First designated as Sieur de Monts National Monument in 1916, then as Lafayette National Park in 1919, Acadia National Park came into being in 1929. Some of today’s debate over creating another Maine national park around Baxter echoes some of the previous opposition, such as in 1937, when Percival Baxter helped kill a federal bill by political rival Brewster and Myron Avery of the Appalachian Trail Conference, to create a Maine Woods national park.
Supporters of Quimby’s proposal for a new national park recently shifted focus in the face of opposition, and now back a national monument, which can be designated by President Barack Obama, without having to go through Congress. But Congressman Bruce Poliquin, a Republican representing Maine’s 2nd District, just filed a bill, “Preserving State Rights Act,” to require a state’s governor and legislature to approve a national monument designation first.
70,000 visitors vs. more than 2 million a year – In Baxter, where about 70,000 people visit a year, roads aren’t paved, pets aren’t allowed, reservations are needed for day use parking, and there are no gift shops or restaurants. That’s in keeping with Percival Baxter’s wishes that the park “shall forever be kept and remain in the natural wild state.”
In Acadia, where visitation is expected to exceed 2.7 million this year, a paved road leads to the top of Cadillac, leashed pets are permitted on most hiking trails, parking lots are on a first-come first-served basis, and there are multiple gift shops and the Jordan Pond House. Acadia is in the midst of a long-term transportation planning process, to figure out ways to ease the congestion on roads, trails and atop Cadillac during peak times.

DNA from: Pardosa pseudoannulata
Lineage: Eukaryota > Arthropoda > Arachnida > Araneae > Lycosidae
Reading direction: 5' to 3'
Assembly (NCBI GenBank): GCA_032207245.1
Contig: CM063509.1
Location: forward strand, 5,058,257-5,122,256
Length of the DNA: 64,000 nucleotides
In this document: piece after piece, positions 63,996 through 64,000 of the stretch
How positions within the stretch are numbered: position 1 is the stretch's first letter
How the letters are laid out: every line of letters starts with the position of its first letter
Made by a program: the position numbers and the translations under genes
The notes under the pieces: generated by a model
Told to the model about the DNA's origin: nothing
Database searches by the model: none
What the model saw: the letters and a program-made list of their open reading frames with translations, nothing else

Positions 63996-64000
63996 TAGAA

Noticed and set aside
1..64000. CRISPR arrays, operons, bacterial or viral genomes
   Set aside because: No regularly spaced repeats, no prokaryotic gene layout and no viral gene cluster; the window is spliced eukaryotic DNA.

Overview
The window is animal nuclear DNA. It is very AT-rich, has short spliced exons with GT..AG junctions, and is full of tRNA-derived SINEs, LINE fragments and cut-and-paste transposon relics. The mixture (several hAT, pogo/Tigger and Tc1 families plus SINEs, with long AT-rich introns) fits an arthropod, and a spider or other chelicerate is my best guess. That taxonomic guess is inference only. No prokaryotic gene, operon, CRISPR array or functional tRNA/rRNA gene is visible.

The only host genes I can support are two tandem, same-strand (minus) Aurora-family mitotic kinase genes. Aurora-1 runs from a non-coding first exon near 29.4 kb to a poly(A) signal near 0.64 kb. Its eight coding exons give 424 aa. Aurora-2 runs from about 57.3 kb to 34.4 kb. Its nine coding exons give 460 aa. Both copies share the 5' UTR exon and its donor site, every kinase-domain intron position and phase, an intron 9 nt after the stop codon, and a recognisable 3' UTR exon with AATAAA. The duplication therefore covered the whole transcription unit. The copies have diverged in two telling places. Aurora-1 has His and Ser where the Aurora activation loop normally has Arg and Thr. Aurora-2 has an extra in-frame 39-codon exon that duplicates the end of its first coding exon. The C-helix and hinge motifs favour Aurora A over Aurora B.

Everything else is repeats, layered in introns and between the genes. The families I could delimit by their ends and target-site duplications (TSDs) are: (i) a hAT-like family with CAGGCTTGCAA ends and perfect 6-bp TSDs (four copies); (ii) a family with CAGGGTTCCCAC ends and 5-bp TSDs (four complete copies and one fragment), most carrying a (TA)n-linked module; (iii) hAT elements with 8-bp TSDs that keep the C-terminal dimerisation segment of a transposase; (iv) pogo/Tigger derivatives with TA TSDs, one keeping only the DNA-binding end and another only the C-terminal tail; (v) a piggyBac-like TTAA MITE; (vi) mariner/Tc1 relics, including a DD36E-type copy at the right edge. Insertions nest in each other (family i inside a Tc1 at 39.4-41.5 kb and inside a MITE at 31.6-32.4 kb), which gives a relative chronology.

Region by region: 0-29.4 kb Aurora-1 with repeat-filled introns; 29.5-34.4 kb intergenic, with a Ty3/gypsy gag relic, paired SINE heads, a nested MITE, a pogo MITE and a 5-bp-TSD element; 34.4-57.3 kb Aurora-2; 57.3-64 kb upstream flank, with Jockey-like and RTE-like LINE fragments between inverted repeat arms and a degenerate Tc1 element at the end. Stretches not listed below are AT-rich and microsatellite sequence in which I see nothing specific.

Despite the difference in visitation, both parks grapple with educating people about Leave No Trace® principles, and protecting the environment, particularly the fragile alpine summits. No matter the ultimate status of the proposed new Maine national park, all parks, national, state or local, face these same educational and conservation challenges as Acadia and Baxter.
Trying to protect the wilderness experience in the face of increased visitation was a common theme at a Northeast Alpine Stewardship Gathering last month, co-hosted by Baxter State Park, the Friends of Baxter State Park and the Waterman Fund. Among those in attendance were officials from Acadia and Elliotsville Plantation, Inc., the foundation that manages Katahdin Woods & Water Recreation Area.
High unemployment vs. millions in economic benefits from national park tourism – Closure of paper mills in the Millinocket area has led to double digit unemployment, but in nonbinding referenda this summer, voters of Medway and East Millinocket opposed the national park proposal by a 2-to-1 margin. Some cited concerns about federal intrusion, while others worried a park would bring the wrong kinds of jobs.
The National Park Service, which hasn’t taken a position on Quimby’s offer to donate land and a $40 million endowment, says tourism from Acadia and other national park units in Maine adds $221 million in economic benefits to the state.